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At Long Last, Incentive Auction Bidding Begins


This is the beginning of the end for wireless audio in UHF.

But about the dinosaur picture.

This is an artist’s interpretation of Pteranodontidae soaring through the clouds, jubilant and free, 66 million years ago, as an asteroid with a diameter of 6 miles and velocity of 12.4 miles per second impacts shallow seabed near what is now Mexico’s Yucatán Peninsula.

You know what happens next…


WHOA. Maybe not that. But still something bad; The asteroid lays instant and epochrophal* waste to thousands of square kilometers surrounding the point of impact, triggers a tsunami 1000 meters high, and, after a dense cloud of particles blankets the earth’s atmosphere and blots out the sun, slowly, over a period of years, suffocates 75% of all species to extinction.

The rock that killed the dinosaurs.

If the metaphor I’m making is that the incentive auction is the asteroid that killed the dinosaurs, what (or who) are the dinosaurs killed by the auctions? And how much time do they have left?

I’ll leave that question unanswered.

The News

Yesterday, one of the most ambitious projects in the history of the United States Federal Communications Commission began its long journey to reclaim public UHF spectrum for private providers of wireless broadband, simulating the coverage and interference patterns of remaining licenses, and reselling relinquished licenses to an audience of well-financed bidders, the spectrum between 566 MHz and 698 MHz.

In most densely populated areas, most to all of that spectrum—566-698 MHz—will, eventually (but not immediately), if the auction has a successful outcome, become unavailable to every low-power wireless audio device user and licensee.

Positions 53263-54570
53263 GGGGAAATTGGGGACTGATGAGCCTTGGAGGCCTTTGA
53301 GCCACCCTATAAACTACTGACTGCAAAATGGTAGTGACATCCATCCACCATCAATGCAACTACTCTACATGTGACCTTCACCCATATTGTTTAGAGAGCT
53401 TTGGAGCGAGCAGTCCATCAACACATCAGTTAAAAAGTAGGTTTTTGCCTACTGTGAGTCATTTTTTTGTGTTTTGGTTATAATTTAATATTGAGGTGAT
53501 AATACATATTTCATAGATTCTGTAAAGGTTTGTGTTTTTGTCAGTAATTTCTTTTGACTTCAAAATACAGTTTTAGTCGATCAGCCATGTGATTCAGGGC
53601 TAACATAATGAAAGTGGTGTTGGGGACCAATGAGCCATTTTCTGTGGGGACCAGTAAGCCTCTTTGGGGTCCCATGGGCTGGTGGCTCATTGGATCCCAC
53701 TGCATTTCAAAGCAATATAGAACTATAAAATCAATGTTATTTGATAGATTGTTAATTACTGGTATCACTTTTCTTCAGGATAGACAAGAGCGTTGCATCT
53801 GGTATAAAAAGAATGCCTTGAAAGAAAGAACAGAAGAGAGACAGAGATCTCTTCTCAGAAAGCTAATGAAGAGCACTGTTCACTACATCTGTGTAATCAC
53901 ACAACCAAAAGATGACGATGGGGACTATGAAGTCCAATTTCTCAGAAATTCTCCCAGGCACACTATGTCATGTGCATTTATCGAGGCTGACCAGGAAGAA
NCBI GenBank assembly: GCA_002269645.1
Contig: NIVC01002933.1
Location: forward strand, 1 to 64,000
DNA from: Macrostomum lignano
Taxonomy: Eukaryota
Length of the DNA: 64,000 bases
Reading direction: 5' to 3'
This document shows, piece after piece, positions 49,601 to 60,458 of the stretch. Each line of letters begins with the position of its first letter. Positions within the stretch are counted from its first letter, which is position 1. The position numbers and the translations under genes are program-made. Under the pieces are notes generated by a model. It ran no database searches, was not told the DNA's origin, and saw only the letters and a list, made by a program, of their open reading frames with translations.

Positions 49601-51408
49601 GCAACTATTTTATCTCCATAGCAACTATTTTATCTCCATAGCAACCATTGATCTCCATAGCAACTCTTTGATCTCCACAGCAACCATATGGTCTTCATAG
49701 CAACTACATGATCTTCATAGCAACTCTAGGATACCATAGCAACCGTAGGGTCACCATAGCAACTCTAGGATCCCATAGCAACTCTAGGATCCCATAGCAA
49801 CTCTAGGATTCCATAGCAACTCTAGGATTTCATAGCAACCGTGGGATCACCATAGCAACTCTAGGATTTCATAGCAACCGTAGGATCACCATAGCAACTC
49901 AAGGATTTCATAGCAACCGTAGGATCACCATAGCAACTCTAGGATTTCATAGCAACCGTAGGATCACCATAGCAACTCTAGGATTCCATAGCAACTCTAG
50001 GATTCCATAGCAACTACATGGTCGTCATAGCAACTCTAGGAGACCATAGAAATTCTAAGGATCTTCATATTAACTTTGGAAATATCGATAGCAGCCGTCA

You can follow along with bidding here. It appears as if nothing has happened (which is why I’m not too upset about debuting this post a day late), but things are happening, and the auction is still on. Check that page in a few days.

Currently, we only know there are enough participants to mathematically meet the 126 MHz target. We do not know how many participating licensees there are, or their identities, or how or if they will continue to participate.

There are 99 bidders who will bid in the second stage of the auction. Although anonymous, for now, guaranteed among those 99 are Verizon, ATT, and T-Mobile.

In this stage owners of television stations are (prepare for confusion) bidding to accept a price for something they already own—their 6 MHz broadcast licenses. The opening bids in this stage are set by the FCC, and set as high as possible. First stage bidders accept or reject the price offered for their license in each round, and (I do get confused here) I believe second stage bidders communicate to the FCC system whether they believe that price is adequately valued, and second stage bidders agree or disagree with the bid.